Plant-based milk brand Alpro has revealed a brand new look that aims to reassert appeal amid soaring industry demand. The new look focuses on Alpro's ingredients via a series of on-pack and digital design accents. These include new photography assets, along with a playful tone of voice and bespoke typography from London-based lettering artist Rachel Joy in partnership with Monotype.
Led by global design consultancy Elmwood, the reinvention is intended to enhance Alpro’s position in the global dairy alternatives category.
Refinements have been made with the aim of dialling up Alpro’s brand promise, reinforcing the power of its plant-based ingredients – as captured within a series of health benefits. The resulting restage work has finessed Alpro’s signature assets in line with a fast-paced ecosystem, it said in a statement.
Elmwood’s new design ramps up flavour both through the photography and the language used by the brand on and off-pack, it said. Taste descriptor notes such as 'smooth', 'subtle' and 'creamy oat' were brought to the forefront, whilst the brand’s voice as a whole has become more youthful, including onomatopoeia and more descriptive language that helps consumers navigate the variety on offer.
This freestyle voice is combined with a rebalanced palette that combines vibrant whites with pops of colour. The result is a progressive identity, created to appeal to a broader audience – including next-gen consumers.
Building on the brand mark that was crafted as part of Alpro’s previous rebrand in 2019, which was also led by the Elmwood London team, the logo plays a much bigger role in the updated brand world – showing up in more confident ways across various touchpoints and building on the leaf’s iconicity.
A hallmark of Alpro’s new look is the inclusion of a tailored hand-cut font from artist Rachel Joy. Created in partnership with Monotype, it allows greater stretch and variety in the brand’s design aesthetic and underscores its standout flavours.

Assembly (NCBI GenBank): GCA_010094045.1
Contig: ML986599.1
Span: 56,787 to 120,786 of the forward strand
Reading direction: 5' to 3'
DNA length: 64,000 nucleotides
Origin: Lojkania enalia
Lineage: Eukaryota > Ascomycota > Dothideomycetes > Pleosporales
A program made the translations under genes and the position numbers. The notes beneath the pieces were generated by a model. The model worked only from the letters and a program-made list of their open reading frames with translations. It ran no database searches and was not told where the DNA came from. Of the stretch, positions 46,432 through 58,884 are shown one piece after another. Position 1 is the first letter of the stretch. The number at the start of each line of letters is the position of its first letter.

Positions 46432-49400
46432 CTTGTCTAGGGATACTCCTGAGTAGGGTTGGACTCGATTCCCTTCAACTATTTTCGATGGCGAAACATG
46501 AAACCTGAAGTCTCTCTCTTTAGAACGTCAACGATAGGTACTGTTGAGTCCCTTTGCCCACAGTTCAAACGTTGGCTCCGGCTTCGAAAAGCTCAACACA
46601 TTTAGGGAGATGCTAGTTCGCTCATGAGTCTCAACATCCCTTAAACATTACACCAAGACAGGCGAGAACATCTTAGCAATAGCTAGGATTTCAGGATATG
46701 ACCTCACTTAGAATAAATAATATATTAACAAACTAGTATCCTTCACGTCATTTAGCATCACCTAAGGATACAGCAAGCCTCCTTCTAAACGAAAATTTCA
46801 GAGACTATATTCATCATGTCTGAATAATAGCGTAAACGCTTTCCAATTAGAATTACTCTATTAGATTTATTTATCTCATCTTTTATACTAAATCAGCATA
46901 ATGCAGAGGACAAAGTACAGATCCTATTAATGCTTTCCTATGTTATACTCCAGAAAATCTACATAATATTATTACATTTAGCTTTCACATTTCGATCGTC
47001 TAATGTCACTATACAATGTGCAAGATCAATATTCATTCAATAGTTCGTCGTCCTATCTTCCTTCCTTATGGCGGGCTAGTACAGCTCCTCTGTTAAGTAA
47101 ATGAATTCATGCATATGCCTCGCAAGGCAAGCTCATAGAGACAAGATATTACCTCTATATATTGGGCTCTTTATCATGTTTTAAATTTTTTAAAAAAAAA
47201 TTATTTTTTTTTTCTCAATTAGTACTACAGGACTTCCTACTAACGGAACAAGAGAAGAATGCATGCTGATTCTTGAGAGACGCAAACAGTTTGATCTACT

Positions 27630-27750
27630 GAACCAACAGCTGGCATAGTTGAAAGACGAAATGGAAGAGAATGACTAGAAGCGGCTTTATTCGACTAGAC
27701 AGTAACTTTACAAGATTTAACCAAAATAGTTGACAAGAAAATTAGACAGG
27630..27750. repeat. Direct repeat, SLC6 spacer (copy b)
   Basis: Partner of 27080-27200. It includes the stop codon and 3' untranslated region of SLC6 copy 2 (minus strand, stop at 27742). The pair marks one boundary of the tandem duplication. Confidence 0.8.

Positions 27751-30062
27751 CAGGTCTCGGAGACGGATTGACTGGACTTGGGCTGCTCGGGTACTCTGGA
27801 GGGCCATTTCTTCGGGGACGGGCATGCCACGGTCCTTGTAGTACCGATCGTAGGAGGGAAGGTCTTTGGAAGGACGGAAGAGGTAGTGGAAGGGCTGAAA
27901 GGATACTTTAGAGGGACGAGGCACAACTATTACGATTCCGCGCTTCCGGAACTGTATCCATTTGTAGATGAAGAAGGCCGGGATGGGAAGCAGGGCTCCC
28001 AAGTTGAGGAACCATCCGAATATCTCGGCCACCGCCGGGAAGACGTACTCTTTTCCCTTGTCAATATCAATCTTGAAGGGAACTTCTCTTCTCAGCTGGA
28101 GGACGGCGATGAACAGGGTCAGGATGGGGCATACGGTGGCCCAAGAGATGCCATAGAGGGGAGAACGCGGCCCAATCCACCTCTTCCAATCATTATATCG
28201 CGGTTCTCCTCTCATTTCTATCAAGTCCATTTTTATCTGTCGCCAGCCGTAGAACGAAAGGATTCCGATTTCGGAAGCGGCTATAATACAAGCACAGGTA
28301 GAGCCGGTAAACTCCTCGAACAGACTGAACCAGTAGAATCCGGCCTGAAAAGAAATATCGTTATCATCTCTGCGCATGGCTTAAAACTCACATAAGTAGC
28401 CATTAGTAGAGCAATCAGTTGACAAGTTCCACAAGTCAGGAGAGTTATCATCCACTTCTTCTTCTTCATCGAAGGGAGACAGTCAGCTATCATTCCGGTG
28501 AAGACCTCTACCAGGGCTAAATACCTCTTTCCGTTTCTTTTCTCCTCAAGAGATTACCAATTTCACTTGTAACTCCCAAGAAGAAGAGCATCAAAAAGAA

“It was a great opportunity to partner with Elmwood to work out a new set of brand ambitions that speak to Alpro’s status as category leaders and innovators,” says Dominique Geeraert, head of design for the plant-based division at Danone. “Our new brand experience preserves everything we love about our products while bringing a wittier, more confident edge to our market presence.”
“We’re proud to have worked alongside Alpro for over eight years now,” said Kyle Whybrow, executive creative director at Elmwood London. “When our partnership began, the conversation was very much about educating consumers with a simple, subtle design ethos. However, with a huge boom in awareness, we now have space to consider where Alpro goes next.”
“Through a co-creation process, we decided that there was room to move the needle, creatively, by focusing on Alpro’s wider brand story (rather than pack design alone). The result is an evolved design that focuses on the incredible taste and smooth, moreish texture of Alpro products – from drinks to yoghurts, mousses and more. Along with their positive impact on health and the planet, these changes show clearly that plant-based produce is no longer ‘just’ alternatives or supplements. They’re aspirational purchases in their own right,” he said.
Whybrow added that the new design will roll out across Alpro's entire portfolio of plant-based product packs around the world. "But we’ve also defined how the brand behaves, working collaboratively with Alpro’s other agencies,” said Whybrow. “This includes the .becoming team based in Brussels, who helped us amplify the global identity and pack design – to broaden the range of markets which Alpro plays in.”
Alpro joins a growing list of beverage brands that have refreshed their looks this year. Recently, the Coca-Cola company unveiled a new global brand identity for its soft drink brand, Fanta, according to media reports. The refreshed look features brighter, more colourful and more vibrant colours as well as an updated and more simplified wordmark with the removal of the classic orange circle and green leaf.
The rebranding, which was led by Coca-Cola's global design team and creative agency Jones Knowles Ritchie, reportedly aims to inspire people to find the fun in life and to "make the plain playful" with a look that remains "unmistakably Fanta".
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